Star Puffball (Calvatia sculpta)
We follow the Mosquito Loop road around the meadow that’s on our way to Patterson Guard Station. The well-worn dirt track leads through mixed forest, mostly lodgepole pine, a few ponderosa, and aspen. Just past the small cluster of aspen that’s on the uphill side, I spot something white in the road ahead. Don stops the truck, and we jump out to investigate. Centered between the tire tracks is a white globe about 6 inches across that grows out of a mass of loose debris. The curious surface is covered with small white pyramids and polygons in an orderly arrangement. My inner artist is immediately captured by such an unusual form. I must come back later and take another look.
We drive on carefully, so as not to run over the globe. Our drinking water cans are nearly empty, and we need to fill them at Patterson campground. Here in the Warner Mountains of Northern California we are camped by a small seep spring with a steady supply of water, but since cattle graze the area the water is not potable. We use the spring water for washing up, but not for cooking or drinking.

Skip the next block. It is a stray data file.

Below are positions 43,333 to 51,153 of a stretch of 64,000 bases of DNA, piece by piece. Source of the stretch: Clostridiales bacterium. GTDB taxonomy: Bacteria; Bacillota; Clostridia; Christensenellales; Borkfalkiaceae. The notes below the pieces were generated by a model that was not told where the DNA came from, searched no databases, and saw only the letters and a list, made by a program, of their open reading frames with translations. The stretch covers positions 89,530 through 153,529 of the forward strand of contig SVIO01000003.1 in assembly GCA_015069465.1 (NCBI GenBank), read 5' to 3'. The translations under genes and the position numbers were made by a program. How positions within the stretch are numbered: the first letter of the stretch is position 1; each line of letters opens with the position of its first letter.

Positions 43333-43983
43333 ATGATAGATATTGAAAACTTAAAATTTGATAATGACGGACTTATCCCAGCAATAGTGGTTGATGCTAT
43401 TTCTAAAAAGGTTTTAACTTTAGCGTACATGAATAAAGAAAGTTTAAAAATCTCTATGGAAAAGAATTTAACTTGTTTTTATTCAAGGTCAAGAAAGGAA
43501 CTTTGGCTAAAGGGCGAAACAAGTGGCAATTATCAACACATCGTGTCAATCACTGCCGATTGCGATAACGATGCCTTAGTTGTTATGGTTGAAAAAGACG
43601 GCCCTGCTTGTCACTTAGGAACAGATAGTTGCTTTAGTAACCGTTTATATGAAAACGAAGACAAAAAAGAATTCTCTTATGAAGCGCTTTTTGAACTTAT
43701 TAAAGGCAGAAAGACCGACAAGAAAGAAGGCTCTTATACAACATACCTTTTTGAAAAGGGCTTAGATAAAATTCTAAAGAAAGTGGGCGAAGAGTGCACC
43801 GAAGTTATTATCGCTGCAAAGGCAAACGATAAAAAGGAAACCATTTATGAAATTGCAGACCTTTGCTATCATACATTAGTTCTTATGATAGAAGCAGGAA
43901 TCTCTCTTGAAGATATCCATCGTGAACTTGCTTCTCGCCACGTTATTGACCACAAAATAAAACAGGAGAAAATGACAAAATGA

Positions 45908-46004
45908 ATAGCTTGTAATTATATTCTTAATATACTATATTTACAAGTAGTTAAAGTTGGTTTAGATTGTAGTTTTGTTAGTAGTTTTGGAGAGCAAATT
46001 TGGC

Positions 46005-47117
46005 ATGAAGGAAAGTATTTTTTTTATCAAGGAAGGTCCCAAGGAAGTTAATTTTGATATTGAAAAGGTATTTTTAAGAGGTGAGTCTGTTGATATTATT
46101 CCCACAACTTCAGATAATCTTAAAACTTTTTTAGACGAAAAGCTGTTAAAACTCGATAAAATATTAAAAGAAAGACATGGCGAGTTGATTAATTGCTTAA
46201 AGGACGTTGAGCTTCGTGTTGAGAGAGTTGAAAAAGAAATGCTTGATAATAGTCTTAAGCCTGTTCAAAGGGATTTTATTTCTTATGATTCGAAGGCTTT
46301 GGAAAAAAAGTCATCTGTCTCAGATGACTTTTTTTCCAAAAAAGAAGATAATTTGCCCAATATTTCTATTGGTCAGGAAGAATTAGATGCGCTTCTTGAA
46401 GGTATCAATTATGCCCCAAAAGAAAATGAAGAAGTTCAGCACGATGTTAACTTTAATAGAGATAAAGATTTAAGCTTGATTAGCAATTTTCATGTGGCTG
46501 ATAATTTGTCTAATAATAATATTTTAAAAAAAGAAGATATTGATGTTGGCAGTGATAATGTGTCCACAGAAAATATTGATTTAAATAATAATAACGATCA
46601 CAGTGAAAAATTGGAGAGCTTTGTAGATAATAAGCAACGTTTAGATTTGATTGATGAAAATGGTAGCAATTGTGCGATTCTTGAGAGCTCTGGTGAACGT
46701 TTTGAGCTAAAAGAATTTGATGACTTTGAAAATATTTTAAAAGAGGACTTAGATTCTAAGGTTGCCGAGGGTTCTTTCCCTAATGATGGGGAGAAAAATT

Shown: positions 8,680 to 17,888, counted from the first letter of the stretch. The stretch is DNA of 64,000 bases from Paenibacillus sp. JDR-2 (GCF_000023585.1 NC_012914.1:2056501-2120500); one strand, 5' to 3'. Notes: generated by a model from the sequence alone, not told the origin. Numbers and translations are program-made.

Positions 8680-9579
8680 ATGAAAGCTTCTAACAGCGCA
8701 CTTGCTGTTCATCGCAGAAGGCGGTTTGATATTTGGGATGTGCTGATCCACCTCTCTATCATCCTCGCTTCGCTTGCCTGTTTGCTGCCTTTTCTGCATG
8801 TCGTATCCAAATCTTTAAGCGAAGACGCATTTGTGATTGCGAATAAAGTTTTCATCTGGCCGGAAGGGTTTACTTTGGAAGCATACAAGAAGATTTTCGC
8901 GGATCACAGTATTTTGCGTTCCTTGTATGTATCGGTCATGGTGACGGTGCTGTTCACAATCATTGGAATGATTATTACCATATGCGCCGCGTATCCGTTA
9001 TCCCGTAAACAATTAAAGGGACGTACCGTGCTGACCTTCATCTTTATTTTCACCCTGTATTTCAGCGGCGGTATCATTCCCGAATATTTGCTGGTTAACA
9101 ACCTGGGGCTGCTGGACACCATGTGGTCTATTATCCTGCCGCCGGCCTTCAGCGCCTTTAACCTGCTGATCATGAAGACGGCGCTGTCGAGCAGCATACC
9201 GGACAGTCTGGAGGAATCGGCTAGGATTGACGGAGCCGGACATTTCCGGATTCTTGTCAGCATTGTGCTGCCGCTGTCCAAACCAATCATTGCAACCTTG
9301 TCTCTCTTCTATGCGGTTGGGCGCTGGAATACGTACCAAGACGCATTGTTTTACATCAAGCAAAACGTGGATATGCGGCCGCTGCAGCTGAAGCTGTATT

After we return from our errand, I hike across the meadow with my art pack and stool. Don already checked the Mushroom Field Guide but did not find our specimen in the book. It is only later when we return home that we locate the name: Star Puffball, Calvatia sculpta. However, at this point in our camping trip, our best guess is the curious form is a fungi and must be a puffball of some kind. We sometimes find puffballs in the woods, but they are usually round and smooth, not at all like this geometric marvel.
When I reach the puffball, I examine it carefully. Puffballs grow on the ground or on dead wood because they live off organic matter. This one makes me laugh. It is growing out of an old cow pie which is dried up, disintegrating manure. I settle my stool in the middle of the road and proceed with my sketch . . . Read more in my next Saturday blog as I begin to draw this amazing structure.